In an op-ed published by The Washington Post, Will Cathcart, the head of WhatsApp, wrote:
This should serve as a wake-up call for technology companies, governments, and all Internet users. Tools that enable surveillance into our private lives are being abused, and the proliferation of this technology into the hands of irresponsible companies and governments puts us all at risk.
NSO has previously denied any involvement in the attack, stating that “under no circumstances would NSO be involved in the operating… of its technology.” But our investigation found otherwise. Now, we are seeking to hold NSO accountable under US state and federal laws, including the US Computer Fraud and Abuse Act.
Cathcart added: ““While their attack was highly sophisticated, their attempts to cover their tracks were not entirely successful.”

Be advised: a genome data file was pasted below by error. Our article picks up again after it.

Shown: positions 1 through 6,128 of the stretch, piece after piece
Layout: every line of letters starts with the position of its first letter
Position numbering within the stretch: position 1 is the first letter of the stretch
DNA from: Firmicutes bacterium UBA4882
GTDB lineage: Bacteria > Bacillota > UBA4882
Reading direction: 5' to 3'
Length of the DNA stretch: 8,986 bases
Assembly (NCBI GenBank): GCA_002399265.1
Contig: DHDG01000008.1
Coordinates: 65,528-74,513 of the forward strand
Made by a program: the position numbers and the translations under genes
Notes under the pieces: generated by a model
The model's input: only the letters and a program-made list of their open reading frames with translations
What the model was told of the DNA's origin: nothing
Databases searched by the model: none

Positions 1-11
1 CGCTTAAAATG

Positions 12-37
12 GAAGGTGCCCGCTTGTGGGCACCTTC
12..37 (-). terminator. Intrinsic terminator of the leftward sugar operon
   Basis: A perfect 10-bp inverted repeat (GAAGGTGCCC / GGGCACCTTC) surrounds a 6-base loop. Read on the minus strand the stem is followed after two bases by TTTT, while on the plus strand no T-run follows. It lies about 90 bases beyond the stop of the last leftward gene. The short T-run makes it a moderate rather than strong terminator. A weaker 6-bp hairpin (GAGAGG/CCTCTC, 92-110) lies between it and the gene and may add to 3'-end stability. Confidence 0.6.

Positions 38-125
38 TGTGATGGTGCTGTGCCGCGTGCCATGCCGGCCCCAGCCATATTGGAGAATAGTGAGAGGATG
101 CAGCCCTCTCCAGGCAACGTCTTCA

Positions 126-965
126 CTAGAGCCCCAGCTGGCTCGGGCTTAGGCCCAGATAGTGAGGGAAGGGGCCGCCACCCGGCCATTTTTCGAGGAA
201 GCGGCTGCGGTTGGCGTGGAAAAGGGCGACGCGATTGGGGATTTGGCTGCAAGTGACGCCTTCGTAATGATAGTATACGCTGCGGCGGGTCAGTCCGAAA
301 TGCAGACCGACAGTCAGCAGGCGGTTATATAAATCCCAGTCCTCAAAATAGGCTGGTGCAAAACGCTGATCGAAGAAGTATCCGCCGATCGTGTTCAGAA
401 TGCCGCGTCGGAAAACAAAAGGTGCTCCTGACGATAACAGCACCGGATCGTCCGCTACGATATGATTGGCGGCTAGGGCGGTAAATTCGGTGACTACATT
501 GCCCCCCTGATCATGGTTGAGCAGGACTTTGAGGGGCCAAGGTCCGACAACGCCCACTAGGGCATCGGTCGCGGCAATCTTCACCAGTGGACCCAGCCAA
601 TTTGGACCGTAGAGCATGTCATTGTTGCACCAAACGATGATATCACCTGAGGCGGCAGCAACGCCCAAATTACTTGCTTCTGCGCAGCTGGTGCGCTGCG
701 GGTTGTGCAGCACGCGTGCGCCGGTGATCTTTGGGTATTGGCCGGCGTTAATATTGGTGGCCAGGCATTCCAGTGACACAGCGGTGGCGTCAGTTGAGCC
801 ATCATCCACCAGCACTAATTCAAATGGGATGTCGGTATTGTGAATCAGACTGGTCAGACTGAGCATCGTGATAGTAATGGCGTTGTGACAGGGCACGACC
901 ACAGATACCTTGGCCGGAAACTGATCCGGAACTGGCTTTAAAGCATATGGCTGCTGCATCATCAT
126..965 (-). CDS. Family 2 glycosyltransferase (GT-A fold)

Tuesday’s complaint alleges that NSO violated the Computer Fraud and Abuse Act, the California Comprehensive Computer Data Access and Fraud Act, and a California law governing breach of contract. The action seeks a permanent injunction barring NSO from accessing WhatsApp servers, creating or using WhatsApp or Facebook accounts, or further violating WhatsApp terms of service.
Besides Facebook and WhatsApp apps and servers, NSO allegedly used servers owned by Amazon Web Services and smaller hosts Choopa and Quadrant. The leased servers connected targeted devices to a network of remote servers that were designed to distribute malware and send commands to devices once they were infected. Tuesday’s complaint said that an IP address assigned to one of the malicious servers was previously used by a subdomain operated by NSO.
Now that Facebook and WhatsApp have taken the unprecedented step of suing a spyware provider for using its servers to target its users, it will be interesting to see if Amazon and the other server hosts mentioned in the complaint follow suit. So far, they haven’t responded to emails seeking comment.